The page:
The state of Illinois has passed measures to raise the personal income tax rate by 67 percent and business income tax rate by 46 percent in order to get a handle on the state’s huge budget deficit.

Many states around the country are facing similar financial woes, especially areas that have been damaged by high unemployment and the housing collapse.

Specifically, in Illinois, the personal income tax rate will climb to 5 percent from 3 percent while corporate tax rates will go up to 7 percent from 4.8 percent.

State senators in the capitol Springfield voted 30-29 on the tax hikes – but not a single member of the Republican Party approved the bill.

Republicans said the massive tax increases will drive businesses out of the state, whilst Democrats said it was necessary to tackle the state’s deficit.

Illinois is in crisis, absolute financial crisis, and there is no way we can dig ourselves out of the crisis without increased revenues, said House Majority Leader Barbara Flynn Currie, a Democrat. There is no way, no way, we can cut our way out of the deficit we face.

The state of Illinois, battered by the recession, is estimated to be burdened by a $15-billion budget deficit, including $6 billion in unpaid bills and a drastically underfunded state pension plan.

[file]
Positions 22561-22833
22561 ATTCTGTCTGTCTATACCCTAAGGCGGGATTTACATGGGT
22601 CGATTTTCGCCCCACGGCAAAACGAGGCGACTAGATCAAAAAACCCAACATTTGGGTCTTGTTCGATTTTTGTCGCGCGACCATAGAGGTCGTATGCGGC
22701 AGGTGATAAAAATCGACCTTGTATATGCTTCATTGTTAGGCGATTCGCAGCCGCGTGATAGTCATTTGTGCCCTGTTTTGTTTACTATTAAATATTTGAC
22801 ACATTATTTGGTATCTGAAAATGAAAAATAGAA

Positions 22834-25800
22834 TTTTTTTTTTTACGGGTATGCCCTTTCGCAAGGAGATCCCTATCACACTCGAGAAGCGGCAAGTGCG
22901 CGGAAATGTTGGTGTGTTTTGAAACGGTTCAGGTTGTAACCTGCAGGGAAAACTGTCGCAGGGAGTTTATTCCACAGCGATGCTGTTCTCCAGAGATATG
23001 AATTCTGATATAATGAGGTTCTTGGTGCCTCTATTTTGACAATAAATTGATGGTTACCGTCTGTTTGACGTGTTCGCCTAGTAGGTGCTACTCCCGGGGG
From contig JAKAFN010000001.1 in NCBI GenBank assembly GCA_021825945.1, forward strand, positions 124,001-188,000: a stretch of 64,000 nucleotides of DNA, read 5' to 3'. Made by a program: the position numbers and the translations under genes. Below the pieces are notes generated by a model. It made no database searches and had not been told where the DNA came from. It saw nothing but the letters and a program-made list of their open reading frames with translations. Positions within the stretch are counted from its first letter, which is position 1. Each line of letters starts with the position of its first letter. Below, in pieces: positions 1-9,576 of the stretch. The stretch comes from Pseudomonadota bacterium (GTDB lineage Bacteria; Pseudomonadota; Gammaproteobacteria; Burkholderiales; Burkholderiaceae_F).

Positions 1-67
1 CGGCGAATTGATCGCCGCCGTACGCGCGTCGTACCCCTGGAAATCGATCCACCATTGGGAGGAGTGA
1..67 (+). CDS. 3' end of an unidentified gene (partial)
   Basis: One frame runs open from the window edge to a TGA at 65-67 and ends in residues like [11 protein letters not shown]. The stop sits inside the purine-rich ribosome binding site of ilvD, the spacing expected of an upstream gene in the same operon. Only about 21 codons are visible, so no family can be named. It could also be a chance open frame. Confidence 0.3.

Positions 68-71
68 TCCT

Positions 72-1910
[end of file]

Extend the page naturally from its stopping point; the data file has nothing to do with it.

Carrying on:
We have just come through the worst economic crisis in our lifetime...and we have not paid our bills, said Democratic Senate President John Cullerton. We are going to have to cut...even with this tax. We're going to have to spend less money then we have in the last two years. And it's going to be tough. But we are going to have our bills paid.

Also, the bill seeks to control spending in each of the next four budget years -- $36.8 billion in the 2012 budget year, $37.5 billion in 2013, $38.3 billion in 2014 and $39 billion in 2015.

Republicans unanimously opposed the tax hikes.

Republican state Senator Kyle McCarter quipped: Here's an investment tip, put a lot of money into moving vans.

Similarly, another GOP member of the state body, Matt Murphy, warned you may think your stabilizing this budget but you're not. You're bankrupting our state with this bill.

The tax increases, which are expected to raise an estimated $6.5-billion over a full year, will take effect retroactively to January 1.

However, the tax hikes are only temporary – the income tax rate would decline to 3.75 percent in 2015, then fall further to 3.25 percent in 2025. The corporate tax rate would fall to 5.25 percent in 2015, then drop to 4.8 percent (the current rate) in 2025.

Governor Pat Quinn is a strong supporter of the tax hikes, explaining that Our fiscal house was burning.